One of the stories dominating the news cycle here in Atlanta is the closing of Best Bank on the evening of Friday, May 5, 2017 without notice or warning to customers.  As the news of the closing began making its way around the city, hundreds of worried and panic customers went to First Citizens Bank (all accounts in Georgia were transferred there) to withdraw their money. They were faced with long lines, limited information and an unexpected money withdrawal cap of $1000.


While this news doesn’t affect me personally and I am not currently on staff with any major corporation, I started to think about the lessons my fellow entrepreneurs and small business owners could learn about contingency planning through this situation.


To be a successful entrepreneur (especially a solopreneur) all of us use automated systems to run our businesses more effectively and efficiently. Without these systems we would be tied to our desks and buried in the work of running a business.  I can say I use an online calendar for scheduling that the automatically updates my CRM system which in turns talks to my email automation services which is linked to my website and social media pages.  I use an online system for automated invoicing and reoccurring billing.  My project management system is linked to my calendar so I am aware each day what tasks I should focus on to stick to client deliverables.  And those are just the systems that I can think of off the top of my head at this moment.  I’m sure many of you reading this have these same types of systems in place.


So what would we do if ANY of these companies we use to automate our business practices shut down tonight while we were sleeping?  What’s the backup plan?  That is the heart of what contingency planning is all about.  Think about as many worse case scenarios for any given thing, event, task, project and create (and document) as many solutions as possible.


Why is this important? When you are able to plan for a problem BEFORE said problem occurs, you are able to breathe, think, react and respond from a position of power not fear and panic.  You can also think of responses that are the most cost effective. Often times when we have to respond to something out of fear and desperation we don’t make the smartest decisions, we make the first decisions that will instantly change our situation or circumstance.  We’ve all been there and it’s not a fun place to be.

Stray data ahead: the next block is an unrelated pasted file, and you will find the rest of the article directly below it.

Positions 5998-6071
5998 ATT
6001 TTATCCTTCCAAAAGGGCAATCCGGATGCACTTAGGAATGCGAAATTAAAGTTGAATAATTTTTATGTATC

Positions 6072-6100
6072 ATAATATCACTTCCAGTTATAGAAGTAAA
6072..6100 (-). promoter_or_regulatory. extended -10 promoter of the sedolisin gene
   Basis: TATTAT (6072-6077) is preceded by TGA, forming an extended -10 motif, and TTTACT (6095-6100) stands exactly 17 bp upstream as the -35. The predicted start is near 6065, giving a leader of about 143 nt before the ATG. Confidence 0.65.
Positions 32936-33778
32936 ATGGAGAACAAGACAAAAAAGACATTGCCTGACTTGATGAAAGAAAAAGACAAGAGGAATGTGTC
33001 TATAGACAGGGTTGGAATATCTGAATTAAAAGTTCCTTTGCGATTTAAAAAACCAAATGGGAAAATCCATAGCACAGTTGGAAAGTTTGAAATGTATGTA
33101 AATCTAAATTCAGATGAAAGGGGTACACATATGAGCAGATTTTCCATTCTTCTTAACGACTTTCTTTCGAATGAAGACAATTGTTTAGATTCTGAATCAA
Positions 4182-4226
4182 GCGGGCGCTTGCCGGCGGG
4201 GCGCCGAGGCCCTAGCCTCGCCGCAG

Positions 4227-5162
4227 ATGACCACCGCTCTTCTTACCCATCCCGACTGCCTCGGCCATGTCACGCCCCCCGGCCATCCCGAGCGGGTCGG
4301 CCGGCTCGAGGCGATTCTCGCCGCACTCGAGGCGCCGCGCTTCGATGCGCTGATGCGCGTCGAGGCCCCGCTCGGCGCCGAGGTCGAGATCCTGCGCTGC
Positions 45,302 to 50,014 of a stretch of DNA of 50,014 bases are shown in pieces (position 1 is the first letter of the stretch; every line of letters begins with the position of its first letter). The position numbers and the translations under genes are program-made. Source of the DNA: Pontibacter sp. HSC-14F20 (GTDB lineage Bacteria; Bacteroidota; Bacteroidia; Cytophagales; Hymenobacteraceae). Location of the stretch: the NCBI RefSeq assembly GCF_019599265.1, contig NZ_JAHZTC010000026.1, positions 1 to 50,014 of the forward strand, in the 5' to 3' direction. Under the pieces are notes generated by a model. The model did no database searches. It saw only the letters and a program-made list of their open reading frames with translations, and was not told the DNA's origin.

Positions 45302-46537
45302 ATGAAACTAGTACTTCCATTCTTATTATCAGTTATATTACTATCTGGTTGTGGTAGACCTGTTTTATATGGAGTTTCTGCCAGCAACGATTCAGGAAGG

With our businesses, we have to be more proactive with our decision making.  So back to my systems automation question – what’s your backup plan?  Here are a couple of things to think about:


  • Do you have an account with more than one service provider for the system you use?  If not, have you at least though of your #2 company to work with in case anything happens?  If yes, do you have both accounts linked to receive the same information in real time? If not, what’s the process – manual uploads done weekly or monthly?
  • When was the last time you backed up ALL of your information? Where do these backups go?  Who has access to them besides you?
  • Do you have more than one business account to receive payments or more than one processing option?
  • Do you have backup options to make payments? Is it linked to your accounts to the process is seamless to avoid service interruptions?


I’m not saying anyone can predict every scenario possible, and I’m certainly not one that thinks it’s healthy to dwell in negativity.  But creating realistic contingency plans for the “what-ifs” is just like having health or life insurance.  You hope you never have to use it but when you do, you are so happy to have it.


As Your Next Big Move Catalyst, Twanna has worked as THE Business & Project Strategist for Empress Business Solutions. For more than 5 years, she’s worked exclusively with solopreneurs to start and grow their businesses.  For more tips on how to stay more productive and motivated in business, please sign up for our newsletter.

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